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John Ibbitson is a CIGI senior fellow, an award-winning writer and leading political journalist in Canada. Currently on a one-year leave from The Globe and Mail, John is researching, writing and speaking on Canadian foreign policy at CIGI while he works on a new book.

Forget the Senate scandal: the Conservatives are on the brink of an even greater fiasco, one that could tarnish Stephen Harper's legacy and brand this Conservative majority government a failure. Worse, far worse, it puts APTA at risk.

Forgive me: in a world filled with acronyms, I've just invented another, and it's for something that doesn't even exist yet. But APTA represents the world's best possible future, and it hinges on Canada and Germany coming to terms.

Last year, this country and the European Union signed the Comprehensive Economic and Trade Agreement, or CETA. The deal is vitally important to both sides. The Harper government is determined to make Canada's vertical (Canada-U.S.) trading economy more horizontal (Canada-Europe and Canada-Pacific). CETA is the first step in that transformation.

For its part, the European Union desperately needs a win after almost a decade of economic crises and other reverses.

But the text of the agreement still hasn't been released, and reports on both sides of the Atlantic say ISDS is the reason. ISDS stands for "investor-state dispute settlement." It provides a means whereby corporations can sue governments that violate the terms of an agreement, such as CETA.

Germany is being sued by a Swedish company for deciding to phase out its nuclear power plants. If the German press is to be believed, this has made German Chancellor Angela Merkel gun-shy over ISDS. Germany wants the provision taken out of CETA. Canada won't sign without it.

A representative for International Trade Minister Ed Fast says reports of CETA's demise are exaggerated. But almost a year after the agreement was initialed, the text still hasn't been released, so something is clearly wrong.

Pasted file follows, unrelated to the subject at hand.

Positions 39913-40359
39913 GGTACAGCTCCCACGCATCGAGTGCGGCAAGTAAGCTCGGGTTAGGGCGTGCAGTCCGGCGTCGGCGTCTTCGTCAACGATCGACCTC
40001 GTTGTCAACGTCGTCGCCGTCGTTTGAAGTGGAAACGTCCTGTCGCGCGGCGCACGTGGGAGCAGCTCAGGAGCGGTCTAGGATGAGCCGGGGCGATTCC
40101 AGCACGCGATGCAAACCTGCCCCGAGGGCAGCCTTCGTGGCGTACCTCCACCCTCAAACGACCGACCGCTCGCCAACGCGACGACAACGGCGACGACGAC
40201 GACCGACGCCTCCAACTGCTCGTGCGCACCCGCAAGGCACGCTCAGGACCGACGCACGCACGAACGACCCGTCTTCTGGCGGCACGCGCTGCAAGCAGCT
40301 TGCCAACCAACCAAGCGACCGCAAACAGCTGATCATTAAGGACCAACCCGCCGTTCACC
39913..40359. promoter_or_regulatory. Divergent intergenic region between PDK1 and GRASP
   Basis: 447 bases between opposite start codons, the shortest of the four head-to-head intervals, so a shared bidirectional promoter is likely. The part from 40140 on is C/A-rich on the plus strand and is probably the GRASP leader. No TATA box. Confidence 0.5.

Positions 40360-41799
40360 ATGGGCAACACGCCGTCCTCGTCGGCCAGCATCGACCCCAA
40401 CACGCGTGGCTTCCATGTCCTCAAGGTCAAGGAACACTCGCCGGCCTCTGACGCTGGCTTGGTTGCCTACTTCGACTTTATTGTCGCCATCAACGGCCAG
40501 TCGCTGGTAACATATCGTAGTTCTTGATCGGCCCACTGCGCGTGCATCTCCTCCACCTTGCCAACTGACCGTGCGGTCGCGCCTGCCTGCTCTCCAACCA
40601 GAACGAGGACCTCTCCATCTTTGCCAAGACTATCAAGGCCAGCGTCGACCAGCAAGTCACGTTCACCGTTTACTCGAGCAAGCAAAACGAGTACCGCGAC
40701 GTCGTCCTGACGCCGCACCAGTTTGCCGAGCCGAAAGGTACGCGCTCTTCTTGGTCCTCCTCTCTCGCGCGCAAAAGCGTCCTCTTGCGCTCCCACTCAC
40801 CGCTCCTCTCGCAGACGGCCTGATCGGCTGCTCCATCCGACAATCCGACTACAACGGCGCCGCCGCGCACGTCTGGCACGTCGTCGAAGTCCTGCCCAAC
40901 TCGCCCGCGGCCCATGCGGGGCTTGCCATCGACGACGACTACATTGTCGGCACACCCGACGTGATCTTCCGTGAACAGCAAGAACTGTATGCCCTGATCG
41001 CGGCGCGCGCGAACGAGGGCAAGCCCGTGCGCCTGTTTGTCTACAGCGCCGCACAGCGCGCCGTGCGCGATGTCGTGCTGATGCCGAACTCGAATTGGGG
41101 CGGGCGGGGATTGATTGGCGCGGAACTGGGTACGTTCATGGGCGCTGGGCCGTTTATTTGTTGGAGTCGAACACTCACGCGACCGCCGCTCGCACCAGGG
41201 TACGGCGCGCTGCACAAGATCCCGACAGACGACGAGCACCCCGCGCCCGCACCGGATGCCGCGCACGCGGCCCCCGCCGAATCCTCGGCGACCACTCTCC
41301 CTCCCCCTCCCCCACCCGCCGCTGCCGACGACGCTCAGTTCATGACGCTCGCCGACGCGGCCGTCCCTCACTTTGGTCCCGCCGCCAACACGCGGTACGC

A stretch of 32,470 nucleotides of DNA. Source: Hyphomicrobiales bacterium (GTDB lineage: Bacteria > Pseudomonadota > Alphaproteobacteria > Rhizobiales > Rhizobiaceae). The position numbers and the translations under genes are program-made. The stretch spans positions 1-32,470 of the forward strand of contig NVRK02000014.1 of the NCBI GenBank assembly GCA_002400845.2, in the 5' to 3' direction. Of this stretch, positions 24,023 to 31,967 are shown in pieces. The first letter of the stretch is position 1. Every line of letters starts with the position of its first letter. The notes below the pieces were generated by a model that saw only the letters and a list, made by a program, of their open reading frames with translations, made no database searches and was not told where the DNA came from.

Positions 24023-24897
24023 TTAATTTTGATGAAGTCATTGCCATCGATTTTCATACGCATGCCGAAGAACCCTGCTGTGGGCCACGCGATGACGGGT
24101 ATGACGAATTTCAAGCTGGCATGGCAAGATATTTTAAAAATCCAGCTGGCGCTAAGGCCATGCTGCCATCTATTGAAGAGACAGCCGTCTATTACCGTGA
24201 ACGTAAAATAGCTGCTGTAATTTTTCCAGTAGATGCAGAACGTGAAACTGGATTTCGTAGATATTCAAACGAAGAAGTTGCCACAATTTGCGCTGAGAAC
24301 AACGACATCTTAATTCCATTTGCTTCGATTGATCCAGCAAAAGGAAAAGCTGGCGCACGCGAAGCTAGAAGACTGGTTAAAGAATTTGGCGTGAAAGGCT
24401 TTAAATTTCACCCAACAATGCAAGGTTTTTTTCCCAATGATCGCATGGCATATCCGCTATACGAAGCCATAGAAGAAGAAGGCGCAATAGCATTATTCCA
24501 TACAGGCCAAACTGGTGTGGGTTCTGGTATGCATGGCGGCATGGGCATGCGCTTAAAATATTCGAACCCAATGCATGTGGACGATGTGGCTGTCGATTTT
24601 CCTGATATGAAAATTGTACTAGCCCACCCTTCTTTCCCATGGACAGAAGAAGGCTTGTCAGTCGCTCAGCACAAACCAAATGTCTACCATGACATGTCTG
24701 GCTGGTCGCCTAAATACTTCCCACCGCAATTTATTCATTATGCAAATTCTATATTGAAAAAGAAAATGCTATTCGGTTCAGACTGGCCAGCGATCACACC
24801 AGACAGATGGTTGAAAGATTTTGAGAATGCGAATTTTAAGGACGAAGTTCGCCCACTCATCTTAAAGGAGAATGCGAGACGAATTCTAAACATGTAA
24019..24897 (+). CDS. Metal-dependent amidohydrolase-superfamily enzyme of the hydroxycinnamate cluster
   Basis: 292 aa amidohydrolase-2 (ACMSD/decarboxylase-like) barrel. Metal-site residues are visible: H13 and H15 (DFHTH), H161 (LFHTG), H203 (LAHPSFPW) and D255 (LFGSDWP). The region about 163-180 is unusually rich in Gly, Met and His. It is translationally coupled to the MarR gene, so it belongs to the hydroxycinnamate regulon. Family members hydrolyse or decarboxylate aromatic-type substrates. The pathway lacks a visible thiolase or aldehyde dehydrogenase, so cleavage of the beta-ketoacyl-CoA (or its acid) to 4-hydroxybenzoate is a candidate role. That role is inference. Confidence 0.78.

The Americans are watching the Canada-EU negotiations closely. They are in trade talks of their own with Europe, known as TTIP (Transatlantic Trade and Investment Partnership). If CETA fails, then TTIP is doomed. That would be a global tragedy.

Why? Think of what happens if CETA and TTIP get signed. It would then only be a matter of ironing out details to merge the two agreements to create NATA, the North Atlantic Trade Area. Europe and the two most advanced economies in North America would exist inside a free-trade zone, one that not only eliminates tariffs, but also establishes rules for intellectual property and government procurement, and even reduces (in a preliminary way) agriculture subsidies.

And even that would be mere overture. The United States and Canada are deeply immersed in TPP, the Trans Pacific Partnership, a potential trade agreement that would involve 10 other developed (Japan, Australia, New Zealand and Singapore) and emerging (Malaysia, Vietnam, Mexico, Chile, Peru and Brunei) Pacific economies.

If Canada, Europe and the United States can nail down their trade agreements, then this would offer a huge incentive to finally conclude the TPP. And suddenly we would live in a world in which Europe, most of North and South America and much of the Pacific are operating under near-identical economic rules.

If all sides could be convinced to, once and for all, abandon the foolish crutch of agriculture subsidies, then there would be nothing to prevent the harmonization of the European and Pacific trade agreements. We would have APTA: the Atlantic-Pacific Trade Area.

That would leave the world effectively divided into three economic blocs: APTA, representing the developed and much of the developing world; the emerging powerhouses known as the BRICS (Brazil, Russia, India, China and South Africa); and Everybody Else (E2). The real questions would then be: Will India, China and Brazil join APTA or remain outside?

Over time, they would almost certainly join. Brazil would want the same trading advantage that Chile and Peru would enjoy under APTA; India is already showing interest in joining the global trading economy; China would be better off inside (and trying to dominate) APTA than outside. Once China, India and Brazil are inside APTA, any government on the planet that wants to export would have to join. The globalization of trade would be complete.

The stakes are even higher than they seem. Dark forces are trying to drag the world back into its violent, protectionist past: Russia is putting 70 years of peace in Europe at risk; Islamic fundamentalists would plunge the Middle East and northern Africa into a new dark age. War and famine still stalk too many lands.

Against this shadow stands globalization, a universal movement to bring the world closer together by promoting the free flow of goods, people and ideas. Globalization encourages creativity, innovation, productivity and peace. It accelerates the future.

Without CETA, everything is put at risk – and, as a minor side-effect, Stephen Harper suffers a potentially career-ending defeat. With CETA, everything becomes possible. It's as simple as that.

Along with other CIGI experts, Mr. Ibbitson will be contributing at, where this post was originally published.

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